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E-BOOK
Title The Role of Scientists in the Professional Development of Science Teachers.
Imprint National Academies Press 1996.

Copies/Volumes

LOCATION CALL # STATUS
 Internet  Electronic Book    AVAILABLE
Description 1 online resource
Note Available only to authorized UTEP users.
English.
Subject Biology teachers -- In-service training -- United States.
Biology -- Study and teaching (Continuing education) -- United States.
Science teachers -- In-service training -- United States.
Science -- Study and teaching (Continuing education) -- United States.
United States.
Contents The Role of Scientists in the Professional Development of Science Teachers -- Copyright -- Preface -- Contents -- Summary -- CHARACTERISTICS OF EFFECTIVE PROFESSIONAL-DEVELOPMENT PROGRAMS -- THE SCIENTIST'S ROLE -- GETTING STARTED -- INVOLVING TEACHERS AND ADMINISTRATORS -- ENCOURAGEMENT THROUGH REWARDS -- INDIVIDUAL-BASED AND SYSTEMIC PROGRAMS -- EVALUATION -- FUNDING -- 1 Introduction -- CHARGE -- THE COMMITTEE'S METHODS -- INSERVICE AND PROFESSIONAL DEVELOPMENT -- ISSUES IN PROFESSIONAL DEVELOPMENT -- Goals for Students -- Preparation for Life -- Opportunity for All Students.
Goals of Professional Development -- Relationship Between Teacher Preparation and Professional Development -- Science Subject-Matter Preparation -- Pedagogy -- Student Teaching -- Content and Process in Science Teaching -- Needs of Individual Teachers -- Teacher Isolation -- Increasing Teachers' Knowledge About Science -- Elementary-School and Secondary-School Science Teachers -- Beginning Teachers -- Experienced Teachers -- Science Enthusiasts and Other Teachers -- PROFESSIONAL DEVELOPMENT AND SCIENCE-EDUCATION REFORM -- INDIVIDUAL AND SYSTEMIC PROGRAMS -- USING EDUCATIONAL RESEARCH.
2 Characteristics of Effective Professional-Development Programs -- 3 A Guide for Scientists -- GETTING STARTED -- Self-Education -- Initial Involvement -- A Day in the Life of One Elementary-School Teacher -- A Day in the Life of One Middle-School Science Teacher -- A Day in the Life of One High-School Biology Teacher -- CONTRIBUTING MOST EFFECTIVELY -- TYPES OF PROFESSIONAL-DEVELOPMENT PROGRAMS -- Lectures and Seminars -- Short Workshops -- Summer Workshops or Institutes -- Learning to Use New Tools in the Classroom -- Development of Supplemental Curricular.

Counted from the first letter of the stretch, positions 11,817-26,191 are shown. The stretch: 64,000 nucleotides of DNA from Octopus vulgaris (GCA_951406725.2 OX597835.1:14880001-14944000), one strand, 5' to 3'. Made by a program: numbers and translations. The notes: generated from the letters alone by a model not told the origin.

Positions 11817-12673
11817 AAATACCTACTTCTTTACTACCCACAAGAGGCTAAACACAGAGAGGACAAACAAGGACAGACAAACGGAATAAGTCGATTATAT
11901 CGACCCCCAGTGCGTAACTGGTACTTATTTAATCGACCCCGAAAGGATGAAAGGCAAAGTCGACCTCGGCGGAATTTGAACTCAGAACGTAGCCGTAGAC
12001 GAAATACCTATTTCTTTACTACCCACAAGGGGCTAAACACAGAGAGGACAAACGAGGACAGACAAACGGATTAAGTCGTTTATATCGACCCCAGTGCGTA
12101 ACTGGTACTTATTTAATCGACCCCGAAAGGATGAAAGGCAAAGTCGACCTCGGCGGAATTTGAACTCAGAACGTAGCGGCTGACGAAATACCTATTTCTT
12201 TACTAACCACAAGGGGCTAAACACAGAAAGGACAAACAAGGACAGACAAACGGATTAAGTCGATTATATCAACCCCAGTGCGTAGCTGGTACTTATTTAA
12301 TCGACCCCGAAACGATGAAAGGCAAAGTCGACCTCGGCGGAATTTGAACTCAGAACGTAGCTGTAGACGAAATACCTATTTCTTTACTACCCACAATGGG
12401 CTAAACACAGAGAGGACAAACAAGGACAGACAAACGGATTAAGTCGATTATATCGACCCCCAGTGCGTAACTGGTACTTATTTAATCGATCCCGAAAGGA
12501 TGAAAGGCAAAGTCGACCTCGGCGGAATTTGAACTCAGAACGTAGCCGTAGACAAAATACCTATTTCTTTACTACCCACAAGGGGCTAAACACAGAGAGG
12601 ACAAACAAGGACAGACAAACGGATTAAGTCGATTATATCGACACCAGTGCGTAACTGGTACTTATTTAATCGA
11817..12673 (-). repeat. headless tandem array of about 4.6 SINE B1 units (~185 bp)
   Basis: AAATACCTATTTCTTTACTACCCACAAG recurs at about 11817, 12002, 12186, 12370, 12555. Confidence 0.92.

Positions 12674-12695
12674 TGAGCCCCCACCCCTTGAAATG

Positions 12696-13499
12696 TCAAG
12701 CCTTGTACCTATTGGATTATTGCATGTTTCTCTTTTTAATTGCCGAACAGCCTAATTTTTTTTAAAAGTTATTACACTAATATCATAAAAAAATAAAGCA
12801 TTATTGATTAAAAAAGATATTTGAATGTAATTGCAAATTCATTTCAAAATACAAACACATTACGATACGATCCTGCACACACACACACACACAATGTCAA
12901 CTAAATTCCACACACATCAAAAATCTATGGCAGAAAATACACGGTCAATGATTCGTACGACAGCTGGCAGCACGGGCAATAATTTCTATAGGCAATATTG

Hands-on Programs Promoting Science Inquiry -- Research Experiences for Teachers -- Comprehensive Programs -- Duration of Programs -- Support and Participation of School Administrators -- Examples of Effective Professional-Development Programs -- RECOMMENDATIONS -- 4 Administrators' and Others' Responsibilities for Encouraging Scientists' Participation in Professional-Development Programs -- INTERNAL REWARDS -- EXTERNAL REWARDS -- PROFESSIONAL-SOCIETY RECOGNITION -- RECOMMENDATIONS -- University Administrators -- Scientific Professional Societies.
5 Strategies for Attracting Teachers to and Involving Them in Professional-Development Programs -- HOW TO ATTRACT TEACHERS -- HOW TO INVOLVE TEACHERS IN PLANNING AND DEVELOPING PROGRAMS -- PRACTICAL CONSIDERATIONS -- ENLISTING THE SUPPORT OF ADMINISTRATORS -- RECOMMENDATIONS -- K-12 Teachers -- School and School-District Administrators -- Professional Science-Education Organizations -- 6 Systemic Professional Development and Science-Education Reform -- THE PAST AS PROLOGUE -- SYSTEMIC CHANGE -- PROFESSIONAL DEVELOPMENT AS A COMPONENT OF SYSTEMIC REFORM.
Summary Scientists nationwide are showing greater interest in contributing to the reform of science education, yet many do not know how to begin. This highly readable book serves as a guide for those scientists interested in working on the professional development of K-12 science teachers. Based on information from over 180 professional development programs for science teachers, the volume addresses what kinds of activities work and why. Included are useful examples of programs focusing on issues of content and process in science teaching. The authors present "day-in-a-life" vignettes, along with a suggested reading list, to help familiarize scientists with the professional lives of K-12 science teachers. The book also offers scientists suggestions on how to take first steps toward involvement, how to identify programs that have been determined effective by teachers, and how to become involved in system-wide programs. Discussions on ways of working with teachers on program design, program evaluation, and funding sources are included. Accessible and practical, this book will be a welcome resource for university, institutional, and corporate scientists; teachers; teacher educators; organizations; administrators; and parents.